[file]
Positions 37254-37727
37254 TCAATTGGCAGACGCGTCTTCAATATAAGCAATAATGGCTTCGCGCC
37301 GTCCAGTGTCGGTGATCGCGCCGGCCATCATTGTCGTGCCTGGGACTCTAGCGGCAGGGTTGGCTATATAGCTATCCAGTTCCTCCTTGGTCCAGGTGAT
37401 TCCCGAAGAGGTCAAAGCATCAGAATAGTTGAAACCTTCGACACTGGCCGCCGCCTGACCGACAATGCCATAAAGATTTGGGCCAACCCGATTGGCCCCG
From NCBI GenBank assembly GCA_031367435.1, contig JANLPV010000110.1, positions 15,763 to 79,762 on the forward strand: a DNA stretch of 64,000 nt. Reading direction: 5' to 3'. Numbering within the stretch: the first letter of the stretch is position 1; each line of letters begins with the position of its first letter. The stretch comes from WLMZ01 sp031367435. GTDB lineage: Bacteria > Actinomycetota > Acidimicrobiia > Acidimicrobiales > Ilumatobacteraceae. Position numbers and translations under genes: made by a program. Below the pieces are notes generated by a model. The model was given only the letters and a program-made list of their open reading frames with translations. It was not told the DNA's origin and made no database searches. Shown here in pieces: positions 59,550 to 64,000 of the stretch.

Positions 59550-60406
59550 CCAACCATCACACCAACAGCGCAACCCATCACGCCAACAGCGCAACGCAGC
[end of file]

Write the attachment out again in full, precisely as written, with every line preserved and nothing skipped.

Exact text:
Positions 37254-37727
37254 TCAATTGGCAGACGCGTCTTCAATATAAGCAATAATGGCTTCGCGCC
37301 GTCCAGTGTCGGTGATCGCGCCGGCCATCATTGTCGTGCCTGGGACTCTAGCGGCAGGGTTGGCTATATAGCTATCCAGTTCCTCCTTGGTCCAGGTGAT
37401 TCCCGAAGAGGTCAAAGCATCAGAATAGTTGAAACCTTCGACACTGGCCGCCGCCTGACCGACAATGCCATAAAGATTTGGGCCAACCCGATTGGCCCCG
From NCBI GenBank assembly GCA_031367435.1, contig JANLPV010000110.1, positions 15,763 to 79,762 on the forward strand: a DNA stretch of 64,000 nt. Reading direction: 5' to 3'. Numbering within the stretch: the first letter of the stretch is position 1; each line of letters begins with the position of its first letter. The stretch comes from WLMZ01 sp031367435. GTDB lineage: Bacteria > Actinomycetota > Acidimicrobiia > Acidimicrobiales > Ilumatobacteraceae. Position numbers and translations under genes: made by a program. Below the pieces are notes generated by a model. The model was given only the letters and a program-made list of their open reading frames with translations. It was not told the DNA's origin and made no database searches. Shown here in pieces: positions 59,550 to 64,000 of the stretch.

Positions 59550-60406
59550 CCAACCATCACACCAACAGCGCAACCCATCACGCCAACAGCGCAACGCAGC